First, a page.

5. Create a content planner – Developing a plan is key, but it should be flexible to allow for all eventualities. The plan should include strategies, specific tactics, suggested headlines, content deadlines and who’s responsible for what. It might also include themes, you could have a day for case studies, a day for product benefits, a day for newsjacking etc. This allows you to plan your content in advance.
  6. Establish Relationships – Next, you need to get out there and start building relationships with your potential prospects. You can do this by joining existing communities and commenting and sharing their content initially, whilst you start building your own groups across the social media platforms you plan to utilise. Remember: you are there to add value not just promote yourself and your business – as a rough gauge, we’d suggest you follow Pareto’s principle and have 20% self-curated content and 80% commenting and sharing others in your niche.
  7. Spread the Word – Search engine optimisation (SEO) can help if you know your stuff. For example, any tags you’re adding to your blog posts should be used to generate traffic, as this helps you to be found i.e. consider what words your target audience would be searching for is. Are they location-based or subject-based i.e. plumbers in Enfield, mortgage brokers for commercial property in Liverpool?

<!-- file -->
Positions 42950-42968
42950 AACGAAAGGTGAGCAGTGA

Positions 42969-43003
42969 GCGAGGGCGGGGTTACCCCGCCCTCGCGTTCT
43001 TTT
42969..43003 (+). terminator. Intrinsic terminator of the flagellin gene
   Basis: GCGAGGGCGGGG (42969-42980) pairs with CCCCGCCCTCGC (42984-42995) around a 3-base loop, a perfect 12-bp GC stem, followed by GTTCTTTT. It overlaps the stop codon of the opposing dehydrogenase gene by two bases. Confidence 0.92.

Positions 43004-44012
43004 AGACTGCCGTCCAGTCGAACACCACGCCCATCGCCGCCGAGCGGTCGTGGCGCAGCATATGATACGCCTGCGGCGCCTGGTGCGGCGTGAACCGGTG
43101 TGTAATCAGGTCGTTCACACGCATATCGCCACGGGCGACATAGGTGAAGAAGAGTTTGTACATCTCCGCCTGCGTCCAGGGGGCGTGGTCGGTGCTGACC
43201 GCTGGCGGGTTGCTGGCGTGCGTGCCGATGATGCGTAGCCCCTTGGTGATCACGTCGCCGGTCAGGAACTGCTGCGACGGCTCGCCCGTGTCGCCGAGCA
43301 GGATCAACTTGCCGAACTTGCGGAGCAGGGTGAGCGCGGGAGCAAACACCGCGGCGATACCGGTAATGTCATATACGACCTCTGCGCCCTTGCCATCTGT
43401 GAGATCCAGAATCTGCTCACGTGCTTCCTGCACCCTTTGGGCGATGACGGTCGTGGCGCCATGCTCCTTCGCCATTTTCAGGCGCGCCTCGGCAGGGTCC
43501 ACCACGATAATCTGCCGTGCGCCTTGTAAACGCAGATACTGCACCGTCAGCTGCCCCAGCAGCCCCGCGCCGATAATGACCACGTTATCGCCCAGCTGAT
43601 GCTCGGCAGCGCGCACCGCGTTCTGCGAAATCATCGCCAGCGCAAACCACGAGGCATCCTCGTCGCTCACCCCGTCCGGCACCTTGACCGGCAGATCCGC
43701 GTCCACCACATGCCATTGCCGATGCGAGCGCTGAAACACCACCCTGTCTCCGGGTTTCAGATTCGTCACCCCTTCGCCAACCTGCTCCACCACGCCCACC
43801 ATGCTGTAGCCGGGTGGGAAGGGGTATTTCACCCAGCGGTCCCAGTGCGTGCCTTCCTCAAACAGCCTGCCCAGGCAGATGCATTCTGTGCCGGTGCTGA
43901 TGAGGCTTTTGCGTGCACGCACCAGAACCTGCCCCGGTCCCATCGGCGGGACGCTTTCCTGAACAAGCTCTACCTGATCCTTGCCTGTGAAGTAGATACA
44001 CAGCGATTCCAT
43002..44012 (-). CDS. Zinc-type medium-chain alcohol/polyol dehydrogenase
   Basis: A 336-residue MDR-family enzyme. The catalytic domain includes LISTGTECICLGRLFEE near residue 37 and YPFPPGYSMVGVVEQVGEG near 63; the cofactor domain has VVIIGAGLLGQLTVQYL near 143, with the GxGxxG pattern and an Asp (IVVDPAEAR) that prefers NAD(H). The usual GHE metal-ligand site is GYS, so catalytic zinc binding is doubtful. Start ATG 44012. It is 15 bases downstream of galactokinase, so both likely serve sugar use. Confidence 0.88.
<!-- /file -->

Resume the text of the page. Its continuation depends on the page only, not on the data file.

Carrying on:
8. Measure Effectiveness and Review – Measuring the effectiveness of your content, will ensure that you stay on top of your plan and will determine if it needs to be altered, or whether it’s delivering the results you are looking for. Measurement can include, page views, retweets, likes, shares etc. Review what is and isn’t working and adjust your content planner accordingly.

The truth is anyone can be successful at content marketing if they know their message, market and channel. The key thing is to be consistent, it’s better to post regularly and less frequently than five times one week and then nothing for a month. You can now be your own publishing house and all you need is time and a little know-how to be successful.

You can read more of Hayley’s blogs on Business, Marketing & Mindset here 





 July 23, 2020

Have you checked your SSI score on LinkedIn?

LinkedIn SSI (Social Selling Index) is a measure of how strong your personal brand is – in terms of the quality of your connections, your interactions and engagement in conversations, and the strength of your professional profile

LinkedIn claims that those who achieve 70 or higher, see 45{75f288e9ca768cce955a9bb5791c151328b004b83ccd83e596fac878249828cc} more opportunities and are 51{75f288e9ca768cce955a9bb5791c151328b004b83ccd83e596fac878249828cc} more likely to hit sales targets.